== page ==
Whether it’s after a heavy downpour or forgetting to clean up crumbs from your last meal, ants are invasive pests that any homeowner will inevitably encounter. Fortunately, you can use borax to kill ants.
Borax is an eco-friendly mineral that you’ll find in cosmetics, hygiene products, weed killers, and even homemade laundry detergents. When used to eliminate ants, it acts as a slow-killing agent that destroys the insects’ digestive system.
Plus, preparing a simple DIY liquid mix of warm water, borax, and sugar for ants is cheap and will only take 5-minutes of your time. All you have to do is follow the correct borax sugar ratio, and you could wipe out an entire colony.
Even fire ants and carpenter ants are no match against the power of Borax!
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How To Get Rid Of Ants With Borax
Before setting up your baits or traps, it’s best to figure out first where to place them. As a rule of thumb, positioning them as close as possible to the nest will yield the best results. Just make sure to put them in a dry spot that pets and children can’t easily access.
Placing these near to the nest will ensure that the ants who have consumed the borax will make their way back to the colony before they start reacting to the mineral. And subsequently spread the poison among their peers and even the queen.
Method 1: Liquid Borax Bait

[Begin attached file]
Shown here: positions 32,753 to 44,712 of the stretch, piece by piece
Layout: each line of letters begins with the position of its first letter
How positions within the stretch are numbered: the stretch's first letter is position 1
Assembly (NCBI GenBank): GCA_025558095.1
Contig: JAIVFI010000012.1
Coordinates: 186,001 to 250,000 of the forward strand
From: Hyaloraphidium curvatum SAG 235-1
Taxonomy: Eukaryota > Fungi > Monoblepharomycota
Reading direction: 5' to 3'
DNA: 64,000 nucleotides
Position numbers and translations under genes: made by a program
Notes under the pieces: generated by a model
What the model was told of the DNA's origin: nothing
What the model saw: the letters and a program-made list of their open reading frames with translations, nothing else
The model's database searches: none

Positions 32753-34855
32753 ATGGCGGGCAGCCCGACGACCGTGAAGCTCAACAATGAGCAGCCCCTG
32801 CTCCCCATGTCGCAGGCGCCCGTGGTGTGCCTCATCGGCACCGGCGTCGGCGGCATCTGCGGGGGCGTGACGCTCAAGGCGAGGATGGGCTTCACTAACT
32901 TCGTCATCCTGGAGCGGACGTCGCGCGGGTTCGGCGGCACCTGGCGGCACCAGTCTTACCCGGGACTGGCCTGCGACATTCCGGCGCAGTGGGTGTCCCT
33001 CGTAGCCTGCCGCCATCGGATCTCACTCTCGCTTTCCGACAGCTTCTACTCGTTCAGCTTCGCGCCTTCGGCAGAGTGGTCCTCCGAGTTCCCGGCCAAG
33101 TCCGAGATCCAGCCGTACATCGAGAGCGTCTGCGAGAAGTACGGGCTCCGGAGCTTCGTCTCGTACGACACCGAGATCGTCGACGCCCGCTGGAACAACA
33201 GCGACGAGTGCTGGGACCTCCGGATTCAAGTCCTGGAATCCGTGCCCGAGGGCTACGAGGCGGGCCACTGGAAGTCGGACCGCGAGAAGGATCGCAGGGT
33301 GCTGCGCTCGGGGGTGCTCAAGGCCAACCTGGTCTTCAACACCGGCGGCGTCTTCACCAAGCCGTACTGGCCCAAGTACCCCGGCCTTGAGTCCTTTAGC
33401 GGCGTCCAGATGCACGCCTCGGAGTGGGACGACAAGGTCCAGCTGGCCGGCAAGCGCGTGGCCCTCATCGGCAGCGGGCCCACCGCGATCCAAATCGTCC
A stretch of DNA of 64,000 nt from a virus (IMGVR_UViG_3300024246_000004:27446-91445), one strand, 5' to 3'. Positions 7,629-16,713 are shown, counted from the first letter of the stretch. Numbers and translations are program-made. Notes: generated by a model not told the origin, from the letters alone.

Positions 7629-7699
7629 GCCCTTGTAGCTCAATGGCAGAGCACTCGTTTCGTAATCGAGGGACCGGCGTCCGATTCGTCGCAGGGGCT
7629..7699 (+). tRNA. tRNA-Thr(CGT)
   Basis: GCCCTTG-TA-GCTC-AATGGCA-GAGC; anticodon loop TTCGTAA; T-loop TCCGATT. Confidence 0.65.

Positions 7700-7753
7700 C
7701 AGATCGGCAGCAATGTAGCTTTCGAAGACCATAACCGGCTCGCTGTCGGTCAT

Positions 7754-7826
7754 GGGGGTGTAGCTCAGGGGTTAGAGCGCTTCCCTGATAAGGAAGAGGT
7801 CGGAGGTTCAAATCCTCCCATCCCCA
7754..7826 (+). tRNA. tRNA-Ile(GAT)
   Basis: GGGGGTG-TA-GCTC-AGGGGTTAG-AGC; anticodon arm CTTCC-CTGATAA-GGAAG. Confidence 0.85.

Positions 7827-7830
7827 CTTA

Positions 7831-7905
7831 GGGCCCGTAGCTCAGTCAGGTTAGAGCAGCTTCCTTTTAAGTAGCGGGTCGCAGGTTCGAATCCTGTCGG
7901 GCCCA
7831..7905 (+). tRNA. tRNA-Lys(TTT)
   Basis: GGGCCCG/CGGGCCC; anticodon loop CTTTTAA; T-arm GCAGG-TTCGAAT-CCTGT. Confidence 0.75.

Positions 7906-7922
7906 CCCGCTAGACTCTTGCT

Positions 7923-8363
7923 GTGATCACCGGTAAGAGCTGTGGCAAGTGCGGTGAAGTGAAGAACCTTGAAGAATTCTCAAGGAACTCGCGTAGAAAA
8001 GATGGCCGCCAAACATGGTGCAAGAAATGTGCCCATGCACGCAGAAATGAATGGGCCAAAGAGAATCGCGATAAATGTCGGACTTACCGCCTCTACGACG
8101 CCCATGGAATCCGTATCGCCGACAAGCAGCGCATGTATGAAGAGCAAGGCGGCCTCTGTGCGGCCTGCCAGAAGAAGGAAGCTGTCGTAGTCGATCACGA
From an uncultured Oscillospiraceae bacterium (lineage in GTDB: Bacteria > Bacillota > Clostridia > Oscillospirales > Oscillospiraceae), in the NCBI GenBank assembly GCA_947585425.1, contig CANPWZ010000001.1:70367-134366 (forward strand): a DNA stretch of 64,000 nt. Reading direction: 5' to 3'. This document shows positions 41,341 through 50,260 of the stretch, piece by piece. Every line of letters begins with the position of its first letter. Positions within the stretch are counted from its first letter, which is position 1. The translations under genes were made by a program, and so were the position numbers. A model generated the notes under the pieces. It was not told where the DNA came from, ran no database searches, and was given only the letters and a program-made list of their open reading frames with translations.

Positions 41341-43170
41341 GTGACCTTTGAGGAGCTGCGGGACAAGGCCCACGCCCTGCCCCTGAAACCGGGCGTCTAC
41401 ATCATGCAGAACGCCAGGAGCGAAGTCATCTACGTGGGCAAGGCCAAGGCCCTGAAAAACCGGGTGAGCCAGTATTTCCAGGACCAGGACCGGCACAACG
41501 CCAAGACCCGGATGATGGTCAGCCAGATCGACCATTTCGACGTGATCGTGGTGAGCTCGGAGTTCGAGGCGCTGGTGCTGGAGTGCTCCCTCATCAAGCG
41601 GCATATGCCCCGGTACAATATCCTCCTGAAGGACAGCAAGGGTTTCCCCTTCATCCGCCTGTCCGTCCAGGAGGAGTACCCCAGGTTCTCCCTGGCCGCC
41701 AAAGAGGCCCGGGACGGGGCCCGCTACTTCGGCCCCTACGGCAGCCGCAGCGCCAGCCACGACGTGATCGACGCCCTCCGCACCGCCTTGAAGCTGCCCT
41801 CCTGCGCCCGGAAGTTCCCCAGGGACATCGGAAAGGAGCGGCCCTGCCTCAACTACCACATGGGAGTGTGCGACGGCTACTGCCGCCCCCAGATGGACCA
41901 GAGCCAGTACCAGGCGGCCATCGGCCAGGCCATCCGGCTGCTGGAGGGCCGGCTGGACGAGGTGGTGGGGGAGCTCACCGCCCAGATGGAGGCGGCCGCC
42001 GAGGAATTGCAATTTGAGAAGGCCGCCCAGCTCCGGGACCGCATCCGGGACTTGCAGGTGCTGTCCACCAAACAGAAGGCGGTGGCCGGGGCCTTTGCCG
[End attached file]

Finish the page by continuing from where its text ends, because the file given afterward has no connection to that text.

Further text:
Liquid Borax baits are a quick and efficient method to deal with ant infestations. While there are several types of recipes, you must consider your household circumstances before opting for one in particular. If you’re uncertain, you can always try a combination to see which works best for you.
Luckily, there are only usually two things you need to change in most recipes to experiment with different types: the container and bait.
You can opt to use plastic containers, lids, paper plates, or cotton balls for the container. For bait, you’ll have to discern what type of ant you’re trying to eliminate as some prefer savory tastes to sweet, like fire ants.
What You’ll Need:
- 1 and a ½ tbsps of borax
- 1 and a ½ cups of warm water
- ½ cup of Sugar
- Mixing bowl
- Container for your mixture (plastic containers, lids, paper plates, or cotton balls – the latter being the most popular option)
- In a bowl, mix the borax and sugar (or peanut butter) until there are no more lumps.
- Add the water and mix again until you get a thick paste-like consistency.